Sadly for Paul and his family, his success drew the envy of his Muslim neighbors who were waiting for the right moment to strike. That moment arrived when Paul’s parents were distributing New Testaments to poor Christian families in the neighborhood. Their Muslim neighbors accused them of proselytizing Muslims, and within a week, Paul’s world was turned upside down. A few days after the false accusations against his parents were made, a group of men failed to kidnap his youngest brother. As they were running away, they shouted:
“Infidel, convert to Islam. Stop spreading Christianity in Muslim areas.”
Paul’s father then tried to get the police involved, but they refused, accusing him of proselytizing to Muslims. His father pleaded his innocence and asked for proof. The police responded that the word of a Muslim against the word of a Christian was all the proof that was necessary.
Following his father’s unsuccessful attempt to get assistance from the police, Paul decided to seek help from his political connections. But shortly after he left his house with his brother, they were attacked and severely beaten—Paul’s brother was stabbed—by a group of Muslims shouting,
“You are infidels. We have the right to kill you. You are the enemy of Islam.”
Left for dead by the mob, the two brothers were taken to a hospital by neighbors. A few days later, still recovering from his injuries, Paul found out that his bank accounts were frozen by government officials and his stores were taken over by some of his neighbors (one store was burned to the ground). He was also warned that an angry mob was heading towards his home to kill him and his family. With little time to spare, he gathered his family, took the cash stored in the house, and fled to another city.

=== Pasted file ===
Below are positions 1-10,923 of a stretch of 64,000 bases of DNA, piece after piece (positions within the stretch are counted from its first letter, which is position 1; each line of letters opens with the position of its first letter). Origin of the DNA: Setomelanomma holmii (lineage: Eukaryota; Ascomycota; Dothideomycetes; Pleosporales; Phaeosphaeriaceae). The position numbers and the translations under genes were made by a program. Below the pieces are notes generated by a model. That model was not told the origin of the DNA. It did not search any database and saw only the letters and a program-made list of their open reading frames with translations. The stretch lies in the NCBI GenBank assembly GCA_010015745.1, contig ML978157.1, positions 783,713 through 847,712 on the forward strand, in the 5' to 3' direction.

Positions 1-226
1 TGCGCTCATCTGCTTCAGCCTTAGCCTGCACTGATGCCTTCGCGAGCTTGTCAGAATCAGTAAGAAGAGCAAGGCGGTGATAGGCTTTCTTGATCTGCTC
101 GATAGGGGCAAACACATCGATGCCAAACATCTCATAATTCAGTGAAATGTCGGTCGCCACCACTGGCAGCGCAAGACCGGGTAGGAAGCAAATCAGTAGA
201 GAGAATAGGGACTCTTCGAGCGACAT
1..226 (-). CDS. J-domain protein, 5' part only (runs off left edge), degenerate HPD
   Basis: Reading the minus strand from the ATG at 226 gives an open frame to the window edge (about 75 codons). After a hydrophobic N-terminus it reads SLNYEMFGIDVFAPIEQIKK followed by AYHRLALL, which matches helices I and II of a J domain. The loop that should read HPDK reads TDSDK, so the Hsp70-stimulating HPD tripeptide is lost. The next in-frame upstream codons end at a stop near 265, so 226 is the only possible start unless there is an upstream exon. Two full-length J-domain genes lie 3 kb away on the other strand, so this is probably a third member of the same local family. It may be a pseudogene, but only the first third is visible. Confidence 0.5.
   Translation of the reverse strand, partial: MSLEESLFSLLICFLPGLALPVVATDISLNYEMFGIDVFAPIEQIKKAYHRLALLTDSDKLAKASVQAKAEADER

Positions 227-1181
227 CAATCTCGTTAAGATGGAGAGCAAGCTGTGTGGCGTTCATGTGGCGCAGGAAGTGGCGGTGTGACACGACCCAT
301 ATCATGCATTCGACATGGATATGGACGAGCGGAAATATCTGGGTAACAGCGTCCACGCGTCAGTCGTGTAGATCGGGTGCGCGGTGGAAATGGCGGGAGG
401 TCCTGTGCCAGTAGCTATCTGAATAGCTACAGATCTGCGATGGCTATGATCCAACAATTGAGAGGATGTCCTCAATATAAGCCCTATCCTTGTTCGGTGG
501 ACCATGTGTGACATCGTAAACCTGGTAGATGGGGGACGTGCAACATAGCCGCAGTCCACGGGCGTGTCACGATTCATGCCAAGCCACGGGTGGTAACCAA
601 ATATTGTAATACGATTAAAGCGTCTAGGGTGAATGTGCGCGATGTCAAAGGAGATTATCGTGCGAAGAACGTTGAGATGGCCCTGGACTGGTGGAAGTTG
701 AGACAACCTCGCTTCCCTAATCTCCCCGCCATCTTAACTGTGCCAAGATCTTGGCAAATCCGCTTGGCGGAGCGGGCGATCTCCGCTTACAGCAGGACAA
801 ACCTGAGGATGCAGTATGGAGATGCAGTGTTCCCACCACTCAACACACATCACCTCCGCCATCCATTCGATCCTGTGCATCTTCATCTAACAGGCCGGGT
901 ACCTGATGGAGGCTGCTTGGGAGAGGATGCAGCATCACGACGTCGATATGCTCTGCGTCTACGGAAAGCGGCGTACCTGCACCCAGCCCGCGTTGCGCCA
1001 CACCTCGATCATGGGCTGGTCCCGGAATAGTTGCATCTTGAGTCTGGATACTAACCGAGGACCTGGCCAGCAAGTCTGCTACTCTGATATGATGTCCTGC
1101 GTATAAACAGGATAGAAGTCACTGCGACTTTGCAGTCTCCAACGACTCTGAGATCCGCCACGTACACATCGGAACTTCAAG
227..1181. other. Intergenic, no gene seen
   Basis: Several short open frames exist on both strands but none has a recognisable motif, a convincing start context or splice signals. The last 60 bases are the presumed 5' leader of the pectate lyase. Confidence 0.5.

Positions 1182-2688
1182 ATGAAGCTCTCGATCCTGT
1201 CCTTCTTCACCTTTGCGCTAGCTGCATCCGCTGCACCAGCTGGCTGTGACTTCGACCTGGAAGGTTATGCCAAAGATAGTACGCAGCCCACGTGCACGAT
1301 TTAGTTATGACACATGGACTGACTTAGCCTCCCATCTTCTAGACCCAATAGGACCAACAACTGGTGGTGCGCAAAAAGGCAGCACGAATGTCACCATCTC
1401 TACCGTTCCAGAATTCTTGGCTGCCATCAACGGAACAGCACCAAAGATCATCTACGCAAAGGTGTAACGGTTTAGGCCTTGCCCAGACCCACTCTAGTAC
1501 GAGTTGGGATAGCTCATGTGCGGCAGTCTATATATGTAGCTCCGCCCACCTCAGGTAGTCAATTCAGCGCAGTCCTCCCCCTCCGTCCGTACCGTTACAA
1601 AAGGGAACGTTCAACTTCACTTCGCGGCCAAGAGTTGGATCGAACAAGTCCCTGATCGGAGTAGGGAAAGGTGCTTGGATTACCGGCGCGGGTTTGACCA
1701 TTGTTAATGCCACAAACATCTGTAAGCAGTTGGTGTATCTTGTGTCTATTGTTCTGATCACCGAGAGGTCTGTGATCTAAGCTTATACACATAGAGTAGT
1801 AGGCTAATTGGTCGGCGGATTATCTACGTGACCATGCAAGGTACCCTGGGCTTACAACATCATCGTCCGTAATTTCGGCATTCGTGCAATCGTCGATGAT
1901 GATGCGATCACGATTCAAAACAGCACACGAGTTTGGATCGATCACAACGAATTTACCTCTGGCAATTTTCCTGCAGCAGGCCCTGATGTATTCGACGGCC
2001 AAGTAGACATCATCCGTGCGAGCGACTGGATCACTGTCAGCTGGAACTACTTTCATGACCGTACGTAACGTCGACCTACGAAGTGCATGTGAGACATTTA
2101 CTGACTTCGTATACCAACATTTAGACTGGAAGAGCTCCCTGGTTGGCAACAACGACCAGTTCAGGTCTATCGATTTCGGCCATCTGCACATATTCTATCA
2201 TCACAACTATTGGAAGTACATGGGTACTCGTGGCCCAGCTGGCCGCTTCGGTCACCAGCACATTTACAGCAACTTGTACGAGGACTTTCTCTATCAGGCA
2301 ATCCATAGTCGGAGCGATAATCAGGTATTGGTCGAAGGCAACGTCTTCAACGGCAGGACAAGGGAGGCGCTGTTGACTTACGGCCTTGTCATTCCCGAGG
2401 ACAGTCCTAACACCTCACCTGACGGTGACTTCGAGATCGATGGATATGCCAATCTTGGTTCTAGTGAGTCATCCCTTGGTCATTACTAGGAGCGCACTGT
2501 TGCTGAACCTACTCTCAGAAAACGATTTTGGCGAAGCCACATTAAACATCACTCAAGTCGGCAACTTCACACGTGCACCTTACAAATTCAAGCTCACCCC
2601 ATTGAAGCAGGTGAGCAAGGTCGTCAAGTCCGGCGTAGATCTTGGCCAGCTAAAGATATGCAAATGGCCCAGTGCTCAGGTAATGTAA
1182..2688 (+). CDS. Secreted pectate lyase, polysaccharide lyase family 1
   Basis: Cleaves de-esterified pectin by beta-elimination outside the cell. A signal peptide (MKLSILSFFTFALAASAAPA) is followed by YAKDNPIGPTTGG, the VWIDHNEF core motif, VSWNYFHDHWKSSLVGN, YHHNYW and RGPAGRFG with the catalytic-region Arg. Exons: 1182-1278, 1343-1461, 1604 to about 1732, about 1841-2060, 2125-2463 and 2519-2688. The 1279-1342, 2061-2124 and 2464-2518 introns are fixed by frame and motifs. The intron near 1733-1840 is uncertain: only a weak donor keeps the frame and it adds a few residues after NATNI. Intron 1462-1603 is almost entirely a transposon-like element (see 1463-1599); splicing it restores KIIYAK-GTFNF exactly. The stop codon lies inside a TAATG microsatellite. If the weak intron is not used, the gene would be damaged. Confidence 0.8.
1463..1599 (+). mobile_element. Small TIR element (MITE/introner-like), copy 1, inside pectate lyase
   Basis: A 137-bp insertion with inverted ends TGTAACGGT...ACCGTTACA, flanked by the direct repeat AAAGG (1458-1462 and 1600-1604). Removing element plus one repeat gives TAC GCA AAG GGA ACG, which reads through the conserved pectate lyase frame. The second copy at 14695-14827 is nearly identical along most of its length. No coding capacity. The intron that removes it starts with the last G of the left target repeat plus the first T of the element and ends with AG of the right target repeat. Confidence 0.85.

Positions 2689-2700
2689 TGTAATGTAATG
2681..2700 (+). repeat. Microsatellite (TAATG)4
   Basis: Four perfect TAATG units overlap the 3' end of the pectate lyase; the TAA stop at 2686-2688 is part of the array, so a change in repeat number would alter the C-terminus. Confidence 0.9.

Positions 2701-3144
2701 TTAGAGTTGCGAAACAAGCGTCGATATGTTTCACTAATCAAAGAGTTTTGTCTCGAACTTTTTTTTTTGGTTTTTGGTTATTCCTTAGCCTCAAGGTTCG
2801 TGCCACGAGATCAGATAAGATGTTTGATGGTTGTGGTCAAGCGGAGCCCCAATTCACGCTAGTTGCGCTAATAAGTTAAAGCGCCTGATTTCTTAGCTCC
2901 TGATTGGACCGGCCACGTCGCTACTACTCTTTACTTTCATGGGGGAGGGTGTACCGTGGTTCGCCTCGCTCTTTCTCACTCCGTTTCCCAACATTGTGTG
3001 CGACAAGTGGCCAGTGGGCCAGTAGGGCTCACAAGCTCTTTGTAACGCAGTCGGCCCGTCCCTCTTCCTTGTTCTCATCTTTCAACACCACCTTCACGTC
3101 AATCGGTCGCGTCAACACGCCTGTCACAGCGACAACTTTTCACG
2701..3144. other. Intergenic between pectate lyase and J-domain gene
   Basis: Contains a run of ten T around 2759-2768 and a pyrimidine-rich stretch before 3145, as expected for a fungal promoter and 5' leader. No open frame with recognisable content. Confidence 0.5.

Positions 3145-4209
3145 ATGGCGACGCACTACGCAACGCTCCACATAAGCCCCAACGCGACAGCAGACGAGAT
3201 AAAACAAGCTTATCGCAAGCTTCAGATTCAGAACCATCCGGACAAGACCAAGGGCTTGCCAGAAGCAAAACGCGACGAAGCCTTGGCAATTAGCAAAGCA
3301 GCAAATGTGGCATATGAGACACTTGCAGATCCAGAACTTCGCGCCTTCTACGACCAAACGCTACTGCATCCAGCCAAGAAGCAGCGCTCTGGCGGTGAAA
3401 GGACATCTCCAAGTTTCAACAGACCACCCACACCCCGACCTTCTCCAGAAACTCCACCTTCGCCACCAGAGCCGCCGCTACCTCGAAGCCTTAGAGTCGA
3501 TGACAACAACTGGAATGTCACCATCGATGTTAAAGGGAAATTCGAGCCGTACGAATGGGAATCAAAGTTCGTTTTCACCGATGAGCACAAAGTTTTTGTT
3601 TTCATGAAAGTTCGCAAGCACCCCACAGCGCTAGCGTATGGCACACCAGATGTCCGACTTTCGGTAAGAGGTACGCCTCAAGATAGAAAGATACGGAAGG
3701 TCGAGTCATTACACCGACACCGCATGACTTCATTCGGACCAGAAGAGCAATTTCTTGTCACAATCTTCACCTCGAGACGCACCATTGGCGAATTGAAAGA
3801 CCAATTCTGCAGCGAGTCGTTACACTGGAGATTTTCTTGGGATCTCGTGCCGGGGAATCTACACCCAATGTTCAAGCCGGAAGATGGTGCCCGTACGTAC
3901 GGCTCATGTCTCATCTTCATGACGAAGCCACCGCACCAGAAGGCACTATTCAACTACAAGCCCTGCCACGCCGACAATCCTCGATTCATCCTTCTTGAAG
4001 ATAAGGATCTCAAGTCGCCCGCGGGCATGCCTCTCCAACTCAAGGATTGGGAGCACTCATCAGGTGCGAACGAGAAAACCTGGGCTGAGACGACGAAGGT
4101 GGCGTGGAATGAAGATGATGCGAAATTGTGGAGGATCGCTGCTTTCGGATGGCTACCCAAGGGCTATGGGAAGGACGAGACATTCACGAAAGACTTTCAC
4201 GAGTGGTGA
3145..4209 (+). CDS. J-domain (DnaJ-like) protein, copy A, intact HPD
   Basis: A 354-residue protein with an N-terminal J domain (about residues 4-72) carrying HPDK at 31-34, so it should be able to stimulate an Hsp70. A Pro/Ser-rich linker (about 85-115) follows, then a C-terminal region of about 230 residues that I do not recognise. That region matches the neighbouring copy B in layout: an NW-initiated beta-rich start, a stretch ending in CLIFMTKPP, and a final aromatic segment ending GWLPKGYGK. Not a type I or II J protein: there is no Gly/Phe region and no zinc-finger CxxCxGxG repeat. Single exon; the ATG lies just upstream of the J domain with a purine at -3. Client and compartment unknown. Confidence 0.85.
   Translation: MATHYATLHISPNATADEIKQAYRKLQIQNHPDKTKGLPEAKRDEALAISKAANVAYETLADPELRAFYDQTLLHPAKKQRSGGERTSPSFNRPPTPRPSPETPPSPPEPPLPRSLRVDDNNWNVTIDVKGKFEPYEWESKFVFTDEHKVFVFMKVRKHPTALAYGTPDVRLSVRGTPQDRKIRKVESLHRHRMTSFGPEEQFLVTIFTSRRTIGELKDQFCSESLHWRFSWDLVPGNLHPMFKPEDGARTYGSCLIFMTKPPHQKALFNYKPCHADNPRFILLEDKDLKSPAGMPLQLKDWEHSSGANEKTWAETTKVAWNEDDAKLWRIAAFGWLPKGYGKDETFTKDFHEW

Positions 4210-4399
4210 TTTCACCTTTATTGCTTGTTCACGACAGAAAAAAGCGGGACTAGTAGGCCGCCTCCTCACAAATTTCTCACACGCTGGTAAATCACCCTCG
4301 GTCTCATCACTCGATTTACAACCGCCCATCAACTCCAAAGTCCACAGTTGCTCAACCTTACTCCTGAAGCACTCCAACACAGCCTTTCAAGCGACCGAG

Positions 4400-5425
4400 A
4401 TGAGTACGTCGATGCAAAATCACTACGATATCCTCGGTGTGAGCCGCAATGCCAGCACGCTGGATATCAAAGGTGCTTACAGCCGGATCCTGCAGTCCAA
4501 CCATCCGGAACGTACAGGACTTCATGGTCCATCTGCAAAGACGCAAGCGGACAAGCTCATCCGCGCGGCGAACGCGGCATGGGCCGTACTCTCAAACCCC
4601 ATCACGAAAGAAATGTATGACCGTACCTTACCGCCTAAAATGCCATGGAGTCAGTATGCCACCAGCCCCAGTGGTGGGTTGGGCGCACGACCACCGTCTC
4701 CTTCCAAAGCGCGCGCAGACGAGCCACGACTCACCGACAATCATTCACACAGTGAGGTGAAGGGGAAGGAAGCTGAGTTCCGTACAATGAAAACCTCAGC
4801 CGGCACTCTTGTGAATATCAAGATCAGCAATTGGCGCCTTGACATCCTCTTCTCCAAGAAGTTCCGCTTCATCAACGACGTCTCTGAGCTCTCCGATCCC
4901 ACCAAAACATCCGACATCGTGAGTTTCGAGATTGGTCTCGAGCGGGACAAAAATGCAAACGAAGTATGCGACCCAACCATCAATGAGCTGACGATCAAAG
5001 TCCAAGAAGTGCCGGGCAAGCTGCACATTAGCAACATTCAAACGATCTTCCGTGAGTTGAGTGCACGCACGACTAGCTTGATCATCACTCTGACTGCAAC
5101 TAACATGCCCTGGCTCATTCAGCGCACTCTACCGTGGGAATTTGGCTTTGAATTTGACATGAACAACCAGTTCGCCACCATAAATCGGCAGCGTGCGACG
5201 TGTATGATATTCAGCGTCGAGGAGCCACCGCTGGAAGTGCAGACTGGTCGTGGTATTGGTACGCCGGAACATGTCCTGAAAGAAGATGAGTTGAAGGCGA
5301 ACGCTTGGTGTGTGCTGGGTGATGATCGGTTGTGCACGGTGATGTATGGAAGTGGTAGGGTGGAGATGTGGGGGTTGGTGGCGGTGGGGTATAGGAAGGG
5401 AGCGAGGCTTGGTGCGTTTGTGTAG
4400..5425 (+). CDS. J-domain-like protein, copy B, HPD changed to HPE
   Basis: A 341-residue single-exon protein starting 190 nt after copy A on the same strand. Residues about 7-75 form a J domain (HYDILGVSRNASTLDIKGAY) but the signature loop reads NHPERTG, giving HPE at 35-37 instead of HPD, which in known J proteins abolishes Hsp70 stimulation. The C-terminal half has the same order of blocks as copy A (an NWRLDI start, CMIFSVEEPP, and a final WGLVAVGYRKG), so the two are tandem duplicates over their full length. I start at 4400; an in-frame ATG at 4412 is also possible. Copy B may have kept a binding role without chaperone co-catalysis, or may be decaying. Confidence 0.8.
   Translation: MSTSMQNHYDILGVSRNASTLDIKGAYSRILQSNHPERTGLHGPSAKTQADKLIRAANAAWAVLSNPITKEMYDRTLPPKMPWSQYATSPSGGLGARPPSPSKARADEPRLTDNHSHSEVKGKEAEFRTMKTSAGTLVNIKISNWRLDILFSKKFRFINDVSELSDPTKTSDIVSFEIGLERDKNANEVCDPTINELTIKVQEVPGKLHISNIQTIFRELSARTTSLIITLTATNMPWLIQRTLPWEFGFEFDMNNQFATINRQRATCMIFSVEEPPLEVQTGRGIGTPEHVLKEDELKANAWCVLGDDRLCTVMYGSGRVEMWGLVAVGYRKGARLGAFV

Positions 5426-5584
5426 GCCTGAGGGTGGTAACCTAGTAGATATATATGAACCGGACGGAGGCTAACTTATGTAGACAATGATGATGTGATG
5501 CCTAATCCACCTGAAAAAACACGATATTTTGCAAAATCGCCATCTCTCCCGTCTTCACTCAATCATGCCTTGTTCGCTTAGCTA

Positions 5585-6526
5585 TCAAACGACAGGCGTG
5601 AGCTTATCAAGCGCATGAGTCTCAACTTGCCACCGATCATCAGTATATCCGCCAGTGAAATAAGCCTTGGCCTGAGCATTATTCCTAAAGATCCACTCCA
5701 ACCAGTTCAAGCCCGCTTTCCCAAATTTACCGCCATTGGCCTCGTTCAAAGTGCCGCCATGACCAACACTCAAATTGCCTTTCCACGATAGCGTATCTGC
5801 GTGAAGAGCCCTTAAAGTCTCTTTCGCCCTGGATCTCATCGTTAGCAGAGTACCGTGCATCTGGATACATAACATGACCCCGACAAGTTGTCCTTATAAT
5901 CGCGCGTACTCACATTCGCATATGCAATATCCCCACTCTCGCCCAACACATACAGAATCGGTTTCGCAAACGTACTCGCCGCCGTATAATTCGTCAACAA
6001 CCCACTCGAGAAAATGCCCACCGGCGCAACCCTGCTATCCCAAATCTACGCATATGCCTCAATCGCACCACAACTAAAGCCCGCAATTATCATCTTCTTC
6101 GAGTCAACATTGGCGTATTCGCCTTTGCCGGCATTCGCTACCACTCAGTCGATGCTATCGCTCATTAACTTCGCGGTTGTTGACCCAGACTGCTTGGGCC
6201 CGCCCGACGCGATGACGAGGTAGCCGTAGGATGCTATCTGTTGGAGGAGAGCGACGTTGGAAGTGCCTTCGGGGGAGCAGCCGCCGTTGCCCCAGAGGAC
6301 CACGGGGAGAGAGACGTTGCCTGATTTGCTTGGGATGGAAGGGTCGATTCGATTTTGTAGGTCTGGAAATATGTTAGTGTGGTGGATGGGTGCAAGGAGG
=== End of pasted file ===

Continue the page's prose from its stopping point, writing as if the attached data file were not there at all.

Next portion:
Sadly, their tragic story did not end there. Not satisfied with stealing Paul’s stores, money, and homes, the Muslim mob now wanted his family’s blood. They followed him and one evening, gathered outside his rented house with torches shouting,
“Infidel, we know you! You survived last time, but we will kill you this time.”
Gun shots were fired through the windows and as the angry mob was getting ready to torch the house, the Muslim owner arrived with the police to prevent his property from being burned.
The crowd was dispersed and Paul’s family took the opportunity to flee. They went to a hotel, sold one car, and got tourist visas for Thailand. A few days later, they drove to the airport, left their remaining car in the parking lot, and flew to Bangkok.
When Paul arrived in Thailand 18 months ago (December 2012), he was very angry and confused. He was betrayed by people he trusted. His whole family was almost killed and everything he worked for was gone, stolen, lost forever, because his family was Christian and had no legal rights in Pakistan.
But today, after hearing the horrors stories of other Christians that have fled Pakistan, he thanks GOD that his whole family safely made it to Thailand. Sadly, his father died six months ago, a refuge in a foreign land. On a more positive note, his mother’s and sister’s family are now in the Netherlands, and he is expectied to join them soon with the remaining members of his family.
Author’s note: The names of the individuals in this article were changed to protect their relatives who remain in Pakistan.